Eldridge releases spoken-word album ‘The Awakening’.”We need love like halfway houses,” Reggie Eldridge spits on his latest spoken word album, The Awakening.
In it, he blends Afro-punk, hip-hop, soul and rock into rhythmic stanzas of contemplation and conclusion.
He touches on issues of race, God, sex, identity, love, health disparities, history and more.
Eldridge is no stranger to genre crossing and multiple hat donning.
He is an Africana studies graduate student, instructor, scribbler and strummer of his guitar Naima.
The artist couples the quiet stage and album presence of a prophetic observer with spiritual Cirque du Soleil metaphors.
He addresses recurring issues including individual worth, community expectation and the confines of art.
“What if my truth turns out to be a lie?” he asks.
Eldridge uses The Awakening to magnify personal concerns and convey the universality in questioning ideals. The disc is an easy listen that conveys complex rumination.
In this album, the Southern Fried slam poet teaches listeners to evolve past the status quo, while acknowledging that it exists.
His delivery conveys cognizance without being forgettable or extremist. The production by Aisha Marshall complements his lyricism.
Transcendental and gritty imagery conveys a complex masculinity that leaves his poetry a tried and true response to faddish stanzas including phallus contests of faux depth.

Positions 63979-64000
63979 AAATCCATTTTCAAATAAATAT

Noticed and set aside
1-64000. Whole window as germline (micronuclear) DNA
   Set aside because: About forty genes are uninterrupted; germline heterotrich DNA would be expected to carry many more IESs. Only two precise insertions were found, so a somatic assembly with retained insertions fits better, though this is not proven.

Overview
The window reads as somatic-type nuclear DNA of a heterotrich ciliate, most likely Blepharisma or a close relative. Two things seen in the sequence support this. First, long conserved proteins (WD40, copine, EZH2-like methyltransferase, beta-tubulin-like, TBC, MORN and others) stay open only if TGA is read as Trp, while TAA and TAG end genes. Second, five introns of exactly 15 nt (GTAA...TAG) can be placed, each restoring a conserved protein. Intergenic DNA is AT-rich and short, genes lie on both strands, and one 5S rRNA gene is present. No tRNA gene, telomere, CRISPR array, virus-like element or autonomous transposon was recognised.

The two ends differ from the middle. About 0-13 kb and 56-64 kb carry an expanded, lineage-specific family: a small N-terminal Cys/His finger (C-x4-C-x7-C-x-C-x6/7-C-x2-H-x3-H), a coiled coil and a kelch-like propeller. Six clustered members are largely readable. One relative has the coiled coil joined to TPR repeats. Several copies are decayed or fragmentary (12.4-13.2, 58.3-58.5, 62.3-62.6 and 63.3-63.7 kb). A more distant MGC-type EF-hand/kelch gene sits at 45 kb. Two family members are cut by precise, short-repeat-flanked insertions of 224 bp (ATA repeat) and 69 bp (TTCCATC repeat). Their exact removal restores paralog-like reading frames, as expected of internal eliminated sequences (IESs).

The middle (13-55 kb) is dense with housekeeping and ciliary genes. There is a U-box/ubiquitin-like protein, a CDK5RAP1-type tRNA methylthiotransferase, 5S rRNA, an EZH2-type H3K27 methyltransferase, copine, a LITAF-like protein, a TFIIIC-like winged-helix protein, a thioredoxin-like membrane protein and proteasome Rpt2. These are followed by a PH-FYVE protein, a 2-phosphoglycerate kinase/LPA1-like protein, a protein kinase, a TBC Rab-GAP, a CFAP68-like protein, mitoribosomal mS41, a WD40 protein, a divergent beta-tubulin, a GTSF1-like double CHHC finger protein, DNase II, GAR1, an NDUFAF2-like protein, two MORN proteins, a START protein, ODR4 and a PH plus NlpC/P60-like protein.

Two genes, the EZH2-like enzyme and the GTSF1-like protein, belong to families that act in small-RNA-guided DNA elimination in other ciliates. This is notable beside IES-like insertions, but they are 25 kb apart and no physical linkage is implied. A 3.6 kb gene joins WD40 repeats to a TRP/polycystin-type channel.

“The souls of some are often tested,” he shares.
Eldridge’s wordplay shows the thoughts of an artist who is relevant and well-read.
“Anyone familiar with my work or my life knows I’ve spent some time and way too much financial aid money getting educated about issues relating to the African Diaspora,” he says.
“I’m finishing up a graduate degree in Africana Studies, the constitution of which included a trip to Ghana as an undergrad, and (a) thesis on the potential of spoken word to help bring about a change in the way young Black identity is constructed, much in the way the Harlem Renaissance did almost a century ago.”
“I write pieces that interrogate the fundamental notions of blackness,” he says.
In so doing, he constantly confronts mainstream stereotypes too readily attributed to people of color. He also addresses the acceptance of faulty self-perception.
“We know who we was; but, do know who we be?” he inquires.
With hope, art and performers as conscious as Eldridge, consumers might begin to learn more about who to become.
Must hears: “Black Halloween,” “Lifelovesong” featuring DeTyme and previously released classic “Conjure Man.”
Check out http://www.reggieeldridge.com.
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